Located 2,600 miles southwest of Hawaii, the National Park of American Samoa is the most remote unit of the National Park System and the U.S. National Park south of the Equator. The Park spreads across three islands, 9,500 acres of tropical rainforest, and 4,000 acres of ocean, including coral reefs. While remote, the islands of American Samoa, true to the meaning of the word Samoa (Islands of Sacred Earth), are welcoming and offer beautiful landscapes and centuries of culture and history.
Seasoned backpacker and adventurer Yang Lu earned the grand prize in the 2015 Share the Experience photo contest with this image of a sunburst captured at sunrise in Glen Canyon National Recreation Area, Utah. Yang has made the outdoors part of his daily life and finds deep connection to the land through his lens.
“My photography is not just for recreation, it is to inspire people to explore these areas." -- Yang Lu
Photo by Yang Lu (www.sharetheexperience.org).
The plantings of cherry trees originated in 1912 as a gift of friendship to the People of the United States from the People of Japan. In Japan, the flowering cherry tree, or "Sakura," is an exalted flowering plant. The beauty of the cherry blossom is a potent symbol equated with the evanescence of human life and epitomizes the transformation of Japanese culture throughout the ages.
Secretary Jewell to Celebrate Next Cooperative Agreement under the Land Buy-Back Program for Tribal Nations
Latest step in implementing fractionated ownership consolidation program, Reflects Obama Administration's Commitment to Economic Development, Strengthening American Indian Tribal Nations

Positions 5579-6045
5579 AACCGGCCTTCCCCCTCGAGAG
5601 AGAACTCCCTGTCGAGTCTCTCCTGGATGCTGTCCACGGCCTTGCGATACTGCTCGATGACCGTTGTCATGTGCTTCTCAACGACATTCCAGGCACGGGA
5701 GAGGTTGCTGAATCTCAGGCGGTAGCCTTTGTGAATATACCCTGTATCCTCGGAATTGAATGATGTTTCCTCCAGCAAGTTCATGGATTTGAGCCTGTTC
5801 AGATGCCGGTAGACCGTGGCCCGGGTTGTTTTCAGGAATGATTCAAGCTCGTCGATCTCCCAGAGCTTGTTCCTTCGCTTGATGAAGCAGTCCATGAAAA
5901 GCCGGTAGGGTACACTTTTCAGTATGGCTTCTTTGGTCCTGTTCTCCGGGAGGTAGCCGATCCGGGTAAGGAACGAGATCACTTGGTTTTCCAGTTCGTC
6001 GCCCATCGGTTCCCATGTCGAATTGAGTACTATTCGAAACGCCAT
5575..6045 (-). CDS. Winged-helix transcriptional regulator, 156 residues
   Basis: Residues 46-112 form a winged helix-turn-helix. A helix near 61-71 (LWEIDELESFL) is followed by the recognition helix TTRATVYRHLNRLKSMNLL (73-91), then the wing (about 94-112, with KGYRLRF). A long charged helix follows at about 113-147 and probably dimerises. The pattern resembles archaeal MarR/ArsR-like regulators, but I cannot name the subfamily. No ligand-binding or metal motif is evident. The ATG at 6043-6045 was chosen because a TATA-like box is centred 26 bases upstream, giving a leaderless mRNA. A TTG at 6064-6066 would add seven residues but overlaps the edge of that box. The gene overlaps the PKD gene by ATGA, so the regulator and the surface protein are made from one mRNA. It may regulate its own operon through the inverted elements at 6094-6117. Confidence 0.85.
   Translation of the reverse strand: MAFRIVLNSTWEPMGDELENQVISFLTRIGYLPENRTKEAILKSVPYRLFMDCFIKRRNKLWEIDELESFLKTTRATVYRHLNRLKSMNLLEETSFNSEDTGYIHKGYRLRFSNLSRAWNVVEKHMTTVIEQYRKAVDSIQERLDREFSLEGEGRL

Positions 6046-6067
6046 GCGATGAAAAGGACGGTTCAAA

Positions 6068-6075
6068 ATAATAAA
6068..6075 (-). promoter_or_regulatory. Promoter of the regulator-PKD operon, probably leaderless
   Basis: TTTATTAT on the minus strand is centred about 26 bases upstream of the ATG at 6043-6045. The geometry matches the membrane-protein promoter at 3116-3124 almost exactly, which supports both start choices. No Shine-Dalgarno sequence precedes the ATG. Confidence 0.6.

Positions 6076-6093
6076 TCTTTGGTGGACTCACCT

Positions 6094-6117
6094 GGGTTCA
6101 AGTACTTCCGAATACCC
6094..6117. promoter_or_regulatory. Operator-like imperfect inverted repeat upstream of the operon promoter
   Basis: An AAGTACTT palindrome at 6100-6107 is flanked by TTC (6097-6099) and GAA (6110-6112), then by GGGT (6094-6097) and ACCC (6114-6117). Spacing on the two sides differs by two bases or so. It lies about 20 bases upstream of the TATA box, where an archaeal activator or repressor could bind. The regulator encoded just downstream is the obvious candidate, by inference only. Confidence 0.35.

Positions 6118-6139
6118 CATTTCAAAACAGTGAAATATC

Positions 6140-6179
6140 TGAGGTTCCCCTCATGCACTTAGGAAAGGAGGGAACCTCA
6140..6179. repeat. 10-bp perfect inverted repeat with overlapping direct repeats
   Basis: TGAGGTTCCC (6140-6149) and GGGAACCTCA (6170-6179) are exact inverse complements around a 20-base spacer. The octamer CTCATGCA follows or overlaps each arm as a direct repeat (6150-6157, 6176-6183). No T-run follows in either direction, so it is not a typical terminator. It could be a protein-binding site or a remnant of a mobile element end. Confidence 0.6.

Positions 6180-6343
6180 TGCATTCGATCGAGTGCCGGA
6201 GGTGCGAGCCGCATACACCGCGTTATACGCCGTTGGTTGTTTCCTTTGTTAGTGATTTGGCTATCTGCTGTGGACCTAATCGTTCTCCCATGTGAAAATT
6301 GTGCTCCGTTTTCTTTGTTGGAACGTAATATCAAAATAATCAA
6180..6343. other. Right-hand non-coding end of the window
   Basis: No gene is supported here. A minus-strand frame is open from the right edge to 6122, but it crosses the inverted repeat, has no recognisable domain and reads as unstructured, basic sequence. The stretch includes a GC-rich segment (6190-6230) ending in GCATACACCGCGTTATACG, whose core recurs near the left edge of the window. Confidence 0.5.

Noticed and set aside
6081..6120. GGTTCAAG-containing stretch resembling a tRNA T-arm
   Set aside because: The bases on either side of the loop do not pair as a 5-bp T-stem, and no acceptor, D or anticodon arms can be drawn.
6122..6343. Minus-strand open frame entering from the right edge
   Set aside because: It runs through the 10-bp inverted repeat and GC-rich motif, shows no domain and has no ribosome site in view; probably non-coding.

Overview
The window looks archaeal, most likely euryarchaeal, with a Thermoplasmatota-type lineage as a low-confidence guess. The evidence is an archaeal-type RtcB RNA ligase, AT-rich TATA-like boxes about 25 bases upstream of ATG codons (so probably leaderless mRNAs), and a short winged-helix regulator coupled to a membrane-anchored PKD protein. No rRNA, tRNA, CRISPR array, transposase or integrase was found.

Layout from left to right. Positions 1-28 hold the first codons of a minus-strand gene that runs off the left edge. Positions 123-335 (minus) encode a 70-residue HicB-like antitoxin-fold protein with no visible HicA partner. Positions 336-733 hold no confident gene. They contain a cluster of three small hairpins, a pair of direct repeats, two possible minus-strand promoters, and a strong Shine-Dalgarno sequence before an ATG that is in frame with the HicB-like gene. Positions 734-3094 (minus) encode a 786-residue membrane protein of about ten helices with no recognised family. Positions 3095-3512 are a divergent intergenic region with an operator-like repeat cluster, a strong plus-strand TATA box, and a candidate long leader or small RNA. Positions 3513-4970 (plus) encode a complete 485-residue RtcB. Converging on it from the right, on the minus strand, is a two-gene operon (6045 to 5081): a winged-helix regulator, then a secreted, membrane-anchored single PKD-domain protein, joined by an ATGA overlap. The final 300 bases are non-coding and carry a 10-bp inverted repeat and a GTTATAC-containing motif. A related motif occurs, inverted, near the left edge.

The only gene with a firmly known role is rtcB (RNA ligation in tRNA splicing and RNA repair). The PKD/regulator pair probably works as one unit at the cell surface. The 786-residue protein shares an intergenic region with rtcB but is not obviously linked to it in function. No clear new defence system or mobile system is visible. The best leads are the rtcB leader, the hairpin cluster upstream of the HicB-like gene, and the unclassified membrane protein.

Last edited 4/27/2016
WASHINGTON, D.C. – Tomorrow, Thursday, January 30, 2014 Secretary of the Interior Sally Jewell and Chairman Ronald Trahan of the Confederated Salish and Kootenai Tribes, located in Montana, will announce a cooperative agreement to implement the Land Buy Back for Tribal Nations Program (Buy-Back Program) on the Flathead Indian Reservation. The Buy-Back Program will purchase trust or restricted interests from willing sellers and transfer those interests to the Tribes in order to unlock lands for tribal development and other priorities.
Assistant Secretary – Indian Affairs Kevin Washburn will also participate in the ceremony in Secretary Jewell's office at Interior's headquarters. The event will be available via live stream at doi.gov/live.
This cooperative agreement, the second to be signed under the Buy-Back Program, will help provide resources to the CSKT tribal government in order to facilitate outreach and education about the Buy-Back Program, solicit interest from owners, provide appraisals for the purchases and further identify tribal priorities.
The Buy-Back Program was created to implement the land consolidation component of the Cobell Settlement, which provided $1.9 billion to purchase fractionated interests from willing sellers and consolidate those interests across Indian Country. The Buy-Back Program allows interested individual owners to receive payments for voluntarily selling their land. Consolidated interests are immediately transferred to tribal governments and stay in trust for uses benefiting the tribes and their members.
WHO: Sally Jewell, Secretary of the Interior Kevin Washburn, Assistant Secretary – Indian Affairs Ronald Trahan, Chairman, Confederated Salish and Kootenai Tribes
Announcement of Cooperative Agreement for Confederated Salish and Kootenai Tribes
Tomorrow, Thursday, January 30, 2014, 11:30 a.m. EST
Main Interior Building
1849 C Street NW
Washington, DC 20240
Media wishing to attend the event MUST RSVP TODAY by 6 pm EST. NOTE: Media interested in attending tomorrow's event must arrive no later than 11:00am EDT to clear security procedures.
This event also will be live streamed for coverage at doi.gov/live